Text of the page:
NAVIGATION

Parents and Professionals Can Work Together

Categories: ASD and DD, Child-focused


Parents of children with autism will get to know dozens of professionals over the course of their child’s educational experiences and transition to adulthood. Many of these individuals (teachers, therapists, aides, direct care staff) will have a profound effect upon the child’s development and many will remain in contact with the family and child for years and years. Most of these professionals have chosen a career in autism because of their desire to teach and help others.

How can parents and professionals best support each other in a way that is mutually satisfying and that results in the best possible support for the child?

At a recent conference on autism, organized by the Association for Behavior Analysis International, and held in Atlanta, Mary Beth Walsh, a parent of a nine-year-old child with autism, addressed this topic. She talked about her own life and the challenges and successes her family has experienced. She recommended that parents do three things:

  1. Collect data. Frequently measure how your child is doing at home in areas such as toileting, language, and independent play. “Data collection is not brain surgery or rocket science, and it is not just for professionals,” she said. “Collecting data is the best way to make sure our children’s time is not wasted. Learning the basics, and, over time, the finer points of the science of applied behavior analysis, sets parents up to be able to measure our children’s progress.”

    Professionals can help parents develop measurement procedures that are reasonable to do given the many other demands on their time.

  2. Set the bar high. Based on her own experiences, Mary Beth recommended that parents have high expectations and put their children with autism in situations where they can and will learn social skills, community behaviors, and independence. She also advised parents to plan ahead. If your child is in preschool, be thinking about how to prepare him or her for kindergarten. If he or she is in elementary school, be thinking about middle school, then high school, and then adulthood and employment and independent living.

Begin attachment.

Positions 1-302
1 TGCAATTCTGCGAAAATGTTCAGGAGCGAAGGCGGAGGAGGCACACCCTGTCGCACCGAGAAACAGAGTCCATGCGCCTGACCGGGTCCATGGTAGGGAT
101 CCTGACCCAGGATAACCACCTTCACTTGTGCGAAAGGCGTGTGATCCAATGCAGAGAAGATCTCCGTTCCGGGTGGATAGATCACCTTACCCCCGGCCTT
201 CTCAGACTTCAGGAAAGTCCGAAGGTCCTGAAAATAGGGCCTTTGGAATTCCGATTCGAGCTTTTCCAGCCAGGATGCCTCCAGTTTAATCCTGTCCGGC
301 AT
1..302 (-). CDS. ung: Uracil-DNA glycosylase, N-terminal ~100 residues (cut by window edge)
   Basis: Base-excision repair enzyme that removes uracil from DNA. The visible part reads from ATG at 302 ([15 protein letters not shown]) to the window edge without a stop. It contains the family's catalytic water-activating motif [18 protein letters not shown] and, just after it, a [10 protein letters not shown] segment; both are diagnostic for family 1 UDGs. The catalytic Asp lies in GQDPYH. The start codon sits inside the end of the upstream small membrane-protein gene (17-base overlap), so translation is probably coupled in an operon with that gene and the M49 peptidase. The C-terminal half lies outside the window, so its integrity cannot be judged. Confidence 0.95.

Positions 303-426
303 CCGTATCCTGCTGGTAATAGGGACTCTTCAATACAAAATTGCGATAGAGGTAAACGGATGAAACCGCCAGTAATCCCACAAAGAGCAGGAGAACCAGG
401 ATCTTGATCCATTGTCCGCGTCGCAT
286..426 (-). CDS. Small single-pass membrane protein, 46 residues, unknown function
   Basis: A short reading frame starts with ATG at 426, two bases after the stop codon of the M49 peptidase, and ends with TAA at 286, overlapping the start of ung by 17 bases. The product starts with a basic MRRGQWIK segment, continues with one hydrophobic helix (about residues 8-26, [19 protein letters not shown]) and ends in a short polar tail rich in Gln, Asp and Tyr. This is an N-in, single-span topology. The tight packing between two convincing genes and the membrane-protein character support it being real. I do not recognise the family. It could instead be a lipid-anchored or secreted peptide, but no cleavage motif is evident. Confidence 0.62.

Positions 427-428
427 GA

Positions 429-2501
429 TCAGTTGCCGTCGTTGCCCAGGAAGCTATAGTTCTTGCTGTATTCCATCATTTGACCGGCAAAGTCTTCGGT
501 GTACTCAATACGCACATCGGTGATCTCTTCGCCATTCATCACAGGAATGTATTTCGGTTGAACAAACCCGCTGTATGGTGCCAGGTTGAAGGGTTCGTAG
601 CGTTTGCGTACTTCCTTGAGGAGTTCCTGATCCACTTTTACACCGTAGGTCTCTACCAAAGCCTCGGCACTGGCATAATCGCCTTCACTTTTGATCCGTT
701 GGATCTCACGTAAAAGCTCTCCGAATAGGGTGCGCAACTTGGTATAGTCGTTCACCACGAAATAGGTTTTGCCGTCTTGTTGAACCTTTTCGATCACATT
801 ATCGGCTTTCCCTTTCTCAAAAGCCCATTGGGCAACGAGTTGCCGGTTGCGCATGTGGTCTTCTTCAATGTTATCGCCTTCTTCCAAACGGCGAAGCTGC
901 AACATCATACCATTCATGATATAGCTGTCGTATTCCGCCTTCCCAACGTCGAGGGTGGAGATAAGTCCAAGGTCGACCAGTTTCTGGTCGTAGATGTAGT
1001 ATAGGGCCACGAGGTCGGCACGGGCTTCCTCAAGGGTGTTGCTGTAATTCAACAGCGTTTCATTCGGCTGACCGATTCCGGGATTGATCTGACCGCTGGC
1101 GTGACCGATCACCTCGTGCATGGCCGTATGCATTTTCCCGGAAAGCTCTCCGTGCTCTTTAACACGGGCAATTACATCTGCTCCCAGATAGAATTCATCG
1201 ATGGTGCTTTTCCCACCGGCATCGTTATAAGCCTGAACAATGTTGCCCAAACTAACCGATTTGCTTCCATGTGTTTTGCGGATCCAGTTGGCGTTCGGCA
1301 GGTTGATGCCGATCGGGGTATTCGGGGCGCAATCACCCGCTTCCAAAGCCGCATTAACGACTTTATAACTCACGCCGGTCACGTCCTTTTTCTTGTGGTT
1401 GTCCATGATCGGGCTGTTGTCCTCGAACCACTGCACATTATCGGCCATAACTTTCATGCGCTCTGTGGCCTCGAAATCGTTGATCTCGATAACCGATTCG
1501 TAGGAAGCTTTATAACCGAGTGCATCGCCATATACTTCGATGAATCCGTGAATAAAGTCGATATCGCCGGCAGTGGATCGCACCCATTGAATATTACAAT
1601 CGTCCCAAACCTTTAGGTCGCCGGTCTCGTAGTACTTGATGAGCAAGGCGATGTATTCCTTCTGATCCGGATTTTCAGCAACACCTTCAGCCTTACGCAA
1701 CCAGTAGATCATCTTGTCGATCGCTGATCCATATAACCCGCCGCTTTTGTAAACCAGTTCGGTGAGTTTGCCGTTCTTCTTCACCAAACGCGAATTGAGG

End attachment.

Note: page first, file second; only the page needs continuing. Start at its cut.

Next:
3. Collaborate with professionals. Addressing professionals, Mary Beth asked that they bring compassion to their interactions with and opinions about parents. It is impossible to fully understand what it is like to love and care for a child with autism unless you are in that situation yourself. The emotional, physical, and financial strains upon parents can be great and can impact their relationships with each other and with other members of the family. Professionals need to be thoughtful, compassionate, and non-judgmental in their dealings with parents.

Mary Beth called upon parents to bring gratitude to their interactions with and opinions about professionals. Unlike parents who did not choose their roles, teachers, therapists, aides, and direct care staff have elected to work with, support, and care for children and adults with autism and other disabilities. The work is difficult, the expectations are high, and the pay is low.

Both parent and professional perspectives are valid, and an appreciation for each other’s viewpoint is important. Parents should always be free to ask questions and challenge the procedures and methodologies used with their child, but the most productive and satisfying relationships develop when there is a level of reasonableness, respect, and appreciation for the work of those who have devoted their careers to this field.

The complementary notions of compassion and gratitude should form the foundation of relationships between parents and professionals. When parents and professionals build strong relationships based on mutual respect and understanding, all parties – especially the child with autism – will reap the benefits for years to come.

By Alan Harchik, Ph.D., BCBA